3. We chose Sencha Touch but the learning curve until now is steep. I have extensive experience with javascript but I have got used into seeing HTML as well. I was thinking about the Ionic framework which use angularjs and seems easy but the managers will not probably like the fact no one is using it yet. Have you tried Ionic? Would you suggest it for a professional app?

  4. Nice write up – I would value your opinion on two items (regarding the 7 known and 7 lesser known frameworks)

    1) What if you do not want to bundle your HTML5 into a downloadable app and just have a online website – do the standing still say the same or are you assuming you want to make an installable app.

    2) What if you want to style/theme your website to your own look and feel regardless of device – which is best. It seems like you give greater value to frameworks which UI’s match their native OS. But I would of thought most sites (not apps) want their own personalised style anyway.

    • 1) Thing will considerably change in case you want to have classic online web site. It will require less time to implement and you wouldn’t need to worry about mobile app performances. Classic web site usually loads faster then web site build into a installable app.

      2) Frameworks usually come with a skin prepared for desktop browsers so you don’t need to worry about it. Regarding my preference to frameworks which have native OS UI look a like is because my blog was intended to cover everything regarded hybrid mobile development. My personal advice would be to skip mentioned frameworks and to create your mobile site with Boostrap framework (ex Twitter Boostrap). Unlike mentioned frameworks this one is intended for desktop mobile and desktop browsers, where previously mentioned ones usually work correctly only on mobile browsers (for example, jQuery Mobile looks extremely bad on large desktop resolutions).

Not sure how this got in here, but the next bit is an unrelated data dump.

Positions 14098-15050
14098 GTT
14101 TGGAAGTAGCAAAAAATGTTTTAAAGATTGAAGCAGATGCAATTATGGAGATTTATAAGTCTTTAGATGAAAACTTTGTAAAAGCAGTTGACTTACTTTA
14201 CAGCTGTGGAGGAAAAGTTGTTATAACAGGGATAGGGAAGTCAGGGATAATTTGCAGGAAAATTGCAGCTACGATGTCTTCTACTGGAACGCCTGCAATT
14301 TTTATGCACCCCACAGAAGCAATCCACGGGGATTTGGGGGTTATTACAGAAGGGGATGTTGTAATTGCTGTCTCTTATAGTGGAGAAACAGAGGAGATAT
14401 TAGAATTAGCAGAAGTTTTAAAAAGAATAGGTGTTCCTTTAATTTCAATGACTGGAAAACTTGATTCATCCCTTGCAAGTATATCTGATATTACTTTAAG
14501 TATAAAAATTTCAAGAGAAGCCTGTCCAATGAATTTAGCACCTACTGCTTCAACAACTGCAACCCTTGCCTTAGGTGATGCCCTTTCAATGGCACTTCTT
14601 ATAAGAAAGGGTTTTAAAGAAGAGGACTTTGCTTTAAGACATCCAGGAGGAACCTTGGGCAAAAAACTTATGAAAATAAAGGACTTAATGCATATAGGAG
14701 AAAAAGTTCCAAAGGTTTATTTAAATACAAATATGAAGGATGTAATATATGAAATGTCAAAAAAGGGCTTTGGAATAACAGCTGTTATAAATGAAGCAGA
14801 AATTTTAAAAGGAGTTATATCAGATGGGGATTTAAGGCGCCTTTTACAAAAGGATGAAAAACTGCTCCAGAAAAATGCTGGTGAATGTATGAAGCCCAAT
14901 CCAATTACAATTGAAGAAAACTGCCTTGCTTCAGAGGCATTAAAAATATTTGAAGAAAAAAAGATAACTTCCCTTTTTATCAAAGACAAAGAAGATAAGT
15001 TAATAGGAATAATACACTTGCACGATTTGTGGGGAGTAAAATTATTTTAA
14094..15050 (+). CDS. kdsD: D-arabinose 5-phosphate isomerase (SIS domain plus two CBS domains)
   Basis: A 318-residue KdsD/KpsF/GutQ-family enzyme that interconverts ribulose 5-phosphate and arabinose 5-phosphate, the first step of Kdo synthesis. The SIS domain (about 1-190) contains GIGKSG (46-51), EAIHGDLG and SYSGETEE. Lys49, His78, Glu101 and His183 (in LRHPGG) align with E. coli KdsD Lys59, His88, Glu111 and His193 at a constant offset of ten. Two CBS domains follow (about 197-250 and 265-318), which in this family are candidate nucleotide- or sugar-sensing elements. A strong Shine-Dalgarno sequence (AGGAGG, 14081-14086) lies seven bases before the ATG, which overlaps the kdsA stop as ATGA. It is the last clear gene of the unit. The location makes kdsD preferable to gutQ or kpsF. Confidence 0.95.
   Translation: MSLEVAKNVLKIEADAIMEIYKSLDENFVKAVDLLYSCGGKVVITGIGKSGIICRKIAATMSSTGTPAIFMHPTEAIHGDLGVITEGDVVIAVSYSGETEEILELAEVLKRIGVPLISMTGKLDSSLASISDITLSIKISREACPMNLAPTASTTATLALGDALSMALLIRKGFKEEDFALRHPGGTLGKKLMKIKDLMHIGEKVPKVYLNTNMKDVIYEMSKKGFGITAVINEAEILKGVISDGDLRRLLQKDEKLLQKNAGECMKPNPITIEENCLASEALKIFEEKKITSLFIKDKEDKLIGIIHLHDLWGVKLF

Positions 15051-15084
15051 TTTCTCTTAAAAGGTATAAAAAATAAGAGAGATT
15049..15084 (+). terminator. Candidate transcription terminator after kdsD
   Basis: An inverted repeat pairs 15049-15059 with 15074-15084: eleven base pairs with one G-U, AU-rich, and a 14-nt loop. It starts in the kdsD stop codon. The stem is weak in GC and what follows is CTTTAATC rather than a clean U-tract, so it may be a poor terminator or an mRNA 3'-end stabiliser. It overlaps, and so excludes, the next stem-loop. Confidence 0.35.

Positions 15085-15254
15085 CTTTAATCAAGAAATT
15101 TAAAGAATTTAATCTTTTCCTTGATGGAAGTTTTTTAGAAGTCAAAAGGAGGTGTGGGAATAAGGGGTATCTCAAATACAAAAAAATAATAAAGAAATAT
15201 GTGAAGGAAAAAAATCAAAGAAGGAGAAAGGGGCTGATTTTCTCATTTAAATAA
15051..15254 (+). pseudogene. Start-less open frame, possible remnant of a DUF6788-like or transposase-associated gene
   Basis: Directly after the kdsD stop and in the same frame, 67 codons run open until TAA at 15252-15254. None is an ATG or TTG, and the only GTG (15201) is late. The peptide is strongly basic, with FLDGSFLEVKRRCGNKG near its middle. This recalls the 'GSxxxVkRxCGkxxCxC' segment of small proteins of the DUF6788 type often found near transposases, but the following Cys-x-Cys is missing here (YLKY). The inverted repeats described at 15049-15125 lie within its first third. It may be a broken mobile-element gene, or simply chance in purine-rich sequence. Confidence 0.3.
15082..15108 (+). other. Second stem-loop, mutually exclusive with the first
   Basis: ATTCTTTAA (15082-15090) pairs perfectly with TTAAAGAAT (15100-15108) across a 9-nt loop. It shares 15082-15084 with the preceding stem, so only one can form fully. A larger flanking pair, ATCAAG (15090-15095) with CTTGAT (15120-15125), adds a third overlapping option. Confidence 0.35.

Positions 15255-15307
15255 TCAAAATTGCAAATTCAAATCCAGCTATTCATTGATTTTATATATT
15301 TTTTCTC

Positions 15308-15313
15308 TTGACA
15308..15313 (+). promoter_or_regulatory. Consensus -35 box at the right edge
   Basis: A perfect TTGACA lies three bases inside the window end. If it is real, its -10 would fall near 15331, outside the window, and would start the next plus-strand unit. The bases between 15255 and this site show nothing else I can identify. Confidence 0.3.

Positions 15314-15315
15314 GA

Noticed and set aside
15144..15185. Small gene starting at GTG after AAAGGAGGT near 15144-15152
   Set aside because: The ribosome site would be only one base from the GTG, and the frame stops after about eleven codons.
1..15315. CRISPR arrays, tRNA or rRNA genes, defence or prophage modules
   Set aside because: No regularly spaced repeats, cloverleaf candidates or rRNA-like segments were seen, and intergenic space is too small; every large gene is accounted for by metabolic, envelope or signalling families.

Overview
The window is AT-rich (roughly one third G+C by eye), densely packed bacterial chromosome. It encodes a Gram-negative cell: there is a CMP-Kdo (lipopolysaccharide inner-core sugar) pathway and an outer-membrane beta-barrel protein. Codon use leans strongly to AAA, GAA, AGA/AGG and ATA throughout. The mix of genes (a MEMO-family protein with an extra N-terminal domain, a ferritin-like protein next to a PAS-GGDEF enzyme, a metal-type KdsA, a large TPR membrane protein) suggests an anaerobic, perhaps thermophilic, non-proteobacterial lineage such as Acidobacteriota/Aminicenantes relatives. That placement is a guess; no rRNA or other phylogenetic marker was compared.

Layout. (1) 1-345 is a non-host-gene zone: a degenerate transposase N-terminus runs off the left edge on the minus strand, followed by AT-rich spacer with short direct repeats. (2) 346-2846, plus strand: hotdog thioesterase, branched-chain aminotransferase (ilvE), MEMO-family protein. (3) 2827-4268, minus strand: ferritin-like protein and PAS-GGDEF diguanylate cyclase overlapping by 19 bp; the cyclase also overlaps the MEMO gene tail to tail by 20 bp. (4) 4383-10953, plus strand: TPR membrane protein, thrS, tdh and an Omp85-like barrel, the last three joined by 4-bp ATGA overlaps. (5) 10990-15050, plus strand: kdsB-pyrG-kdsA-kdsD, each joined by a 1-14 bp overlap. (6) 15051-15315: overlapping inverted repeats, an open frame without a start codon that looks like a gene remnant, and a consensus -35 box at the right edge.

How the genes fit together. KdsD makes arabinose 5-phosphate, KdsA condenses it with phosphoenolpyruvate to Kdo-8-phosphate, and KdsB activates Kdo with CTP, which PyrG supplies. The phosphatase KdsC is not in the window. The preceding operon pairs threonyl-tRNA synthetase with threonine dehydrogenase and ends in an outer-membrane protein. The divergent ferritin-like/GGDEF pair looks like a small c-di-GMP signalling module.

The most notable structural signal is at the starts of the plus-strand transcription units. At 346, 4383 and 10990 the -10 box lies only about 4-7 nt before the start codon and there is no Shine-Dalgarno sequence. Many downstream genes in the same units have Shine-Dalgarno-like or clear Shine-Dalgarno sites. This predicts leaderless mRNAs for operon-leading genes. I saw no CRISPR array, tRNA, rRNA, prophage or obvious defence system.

I hope I answered all of your questions. Feel free to ask if you want to know anything else.

  5. Hello,

    Nice Article.

    But have what do you think of : Application Craft as an HTML5 Mobile Apps Development Platform.

  6. I wonder why DevExpress / DevExtreme Mobile does not get much attention in the market or developer community, since it seems to be quite stable and already 4 years old. I am coming from a Java world and did a lot of native Android development, now looking more into hybrid frameworks, having to decide between Ionic or DevExtreme. Any thoughts about DevExtreme anybody? http://js.devexpress.com/MobileDevelopment/

    • At one point I used to advise my readers to take a look at PhoneJS (now DevExpress). At one point it was better then Kendo UI (I’m comparing it only to commercial products), I think it still is but they offer only “Free Trial”. Where Kendo UI offers free and commercial version. This way it’s only alluring to some companies and individuals.

      DevExpress most promissing advantages are available services and support. On the other hand Ionic Framework offers a large community while provided services are also on the same level to DevExpress.

      Personally, I would choose DevExpress if dedicated support is my main concern. In any other case I would choose Ionic Framework, though I would also like to recommend Onsen UI 2.0. It’s little bit better then Ionic Framework. It has a smaller community but at the same tile its JavaScript agnostic. You can use any JS framework you like.